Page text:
Technology In The Classroom: How To Keep Kids Working

Integrating technology into the classroom can be a tricky proposition. What should encourage engagement can often court distraction. Learning to pace a lesson with exciting new tech requires a learning curve. And then, of course, the elephant in the room…

“What are my pupils looking at? How do I keep them on the sites and apps that I want?” 

Well, before you totally give up on all things digital, here are a few quick hints and tips to get technology on your side.


Solid, effective teaching is built on a foundation of trust and mutual respect. And part of this requires us, as teachers, to set boundaries. Airpods in ears, subtle Snapchat selfies – these are the bane of the modern teacher. As with any other subject, teaching with technology requires a set of ground rules. Consider creating a Class Contract with your students to set out what’s expected of them when using technology in the classroom. (You can still keep this fun!)

Dear pupil,

No, teachers do not want their photographs taken in class. We do not want to be the star of your TikTok videos. No, we don’t care if you use a glistening Instagram Story effect filter…

If that fails, put some sticky tape over the device’s camera.



Enjoy the gamut of emotions on the pupil’s face as they frantically click from site to site, one block after another. Confusion, frustration, sadness, and finally, grim acceptance. No to Facebook. Goodbye to Netflix. See you after school YouTube (unless you want the site active, of course). You can disable them easily enough from each class device. A step further is to remove access to the sites entirely from the school’s network. Let’s face it, kids hate using their own data!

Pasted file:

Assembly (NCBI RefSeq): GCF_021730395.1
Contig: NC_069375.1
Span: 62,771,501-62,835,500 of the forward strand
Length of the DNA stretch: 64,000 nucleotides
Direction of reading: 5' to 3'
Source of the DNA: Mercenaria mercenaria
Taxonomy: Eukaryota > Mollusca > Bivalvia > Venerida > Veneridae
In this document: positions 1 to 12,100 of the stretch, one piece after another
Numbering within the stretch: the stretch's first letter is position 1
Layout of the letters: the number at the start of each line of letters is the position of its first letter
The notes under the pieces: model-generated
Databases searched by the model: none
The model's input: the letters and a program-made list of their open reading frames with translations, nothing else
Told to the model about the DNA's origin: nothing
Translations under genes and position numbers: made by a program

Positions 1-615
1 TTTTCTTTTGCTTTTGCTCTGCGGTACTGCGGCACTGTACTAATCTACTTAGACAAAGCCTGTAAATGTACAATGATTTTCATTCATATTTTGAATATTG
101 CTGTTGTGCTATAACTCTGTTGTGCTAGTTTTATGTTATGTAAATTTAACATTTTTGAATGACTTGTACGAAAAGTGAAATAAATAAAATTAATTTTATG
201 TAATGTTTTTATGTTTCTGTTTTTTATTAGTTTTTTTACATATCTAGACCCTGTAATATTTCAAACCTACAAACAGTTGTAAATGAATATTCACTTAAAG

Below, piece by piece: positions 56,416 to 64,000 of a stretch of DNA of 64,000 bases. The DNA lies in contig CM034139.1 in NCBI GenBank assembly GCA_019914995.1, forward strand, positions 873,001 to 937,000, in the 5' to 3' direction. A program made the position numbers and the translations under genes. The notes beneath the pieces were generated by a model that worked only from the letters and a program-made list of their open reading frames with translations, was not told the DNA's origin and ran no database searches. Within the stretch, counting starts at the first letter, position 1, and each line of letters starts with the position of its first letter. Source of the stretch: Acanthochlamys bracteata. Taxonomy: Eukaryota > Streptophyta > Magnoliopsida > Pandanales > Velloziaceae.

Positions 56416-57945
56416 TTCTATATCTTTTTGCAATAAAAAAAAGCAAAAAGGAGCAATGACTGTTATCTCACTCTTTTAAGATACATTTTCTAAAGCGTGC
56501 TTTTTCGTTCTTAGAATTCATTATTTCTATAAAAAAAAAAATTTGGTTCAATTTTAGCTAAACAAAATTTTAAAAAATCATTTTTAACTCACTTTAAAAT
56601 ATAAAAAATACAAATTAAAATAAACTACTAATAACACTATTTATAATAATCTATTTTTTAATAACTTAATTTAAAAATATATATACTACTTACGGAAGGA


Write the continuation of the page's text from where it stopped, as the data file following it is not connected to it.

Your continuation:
If your students are using tablets, consider using blocker apps such as AppBlock or FocusMe to ensure they aren’t posting lunchbox photos instead of focusing on your lesson.



Where do all the cool kids sit? The back of the class. They could probably use some company, as you take some quality time while tech is to hand, teaching from the back. Many teachers swear by this approach, setting up the lesson from the front, and then hovering from behind, out of sight, silent… but ever-watching. 

If that isn’t your cup of tea…



Okay, so it’s felt a bit heavy so far. All the site-blocking and class-prowling. You might be ready to give up on enhancing your teaching a thousand-fold with tomorrow’s technology.


The easiest and most effective way to monitor a pupil’s web activity, is to employ an online tool to keep an eye on wayward tabs remotely. There are plenty of great sites and systems available to link class devices to the teacher. If your school uses ChromeBooks, run GoGuardian. How about LanSchool, which pulls up every child’s screen to your laptop in a handy grid.

You can sync these systems to your own mobile device if you want to be traversing the class freely. You can even link them to the projector and kids can follow each other’s progress (don’t overuse this tactic, and promote positive interaction when children can see their work writ large).



Use technology as a support for your teaching. Don’t rely on it. For education, you are still the best asset you have in class. It can be easy to get carried away with the possibilities of having laptops and tablets on every desk. But devices shouldn’t be employed from bell to bell. Rotate group usage. Break up the action with conversation and context. Children’s minds will not wander off-topic if you keep them on-target and engaged. Make the technology work for you!



Pupils will be less inclined to stray off-topic if you ensure your digital resources have their attention. Wibbu’s FUN with Ruby Rei English language-learning course (designed in partnership with Cambridge Assessment and Cambridge University Press) is designed to keep children immersed and learning. Choose your resources carefully and you won’t have nearly as many internet strays to chase.


How is your class engaging with technology? Smooth sailing or a daily struggle? We’d love to hear your experiences and help where we can. Tweet or post on Instagram with #edtechteachers @wibbu_studios (Facebook: @wibbu) and get the conversation about technology started!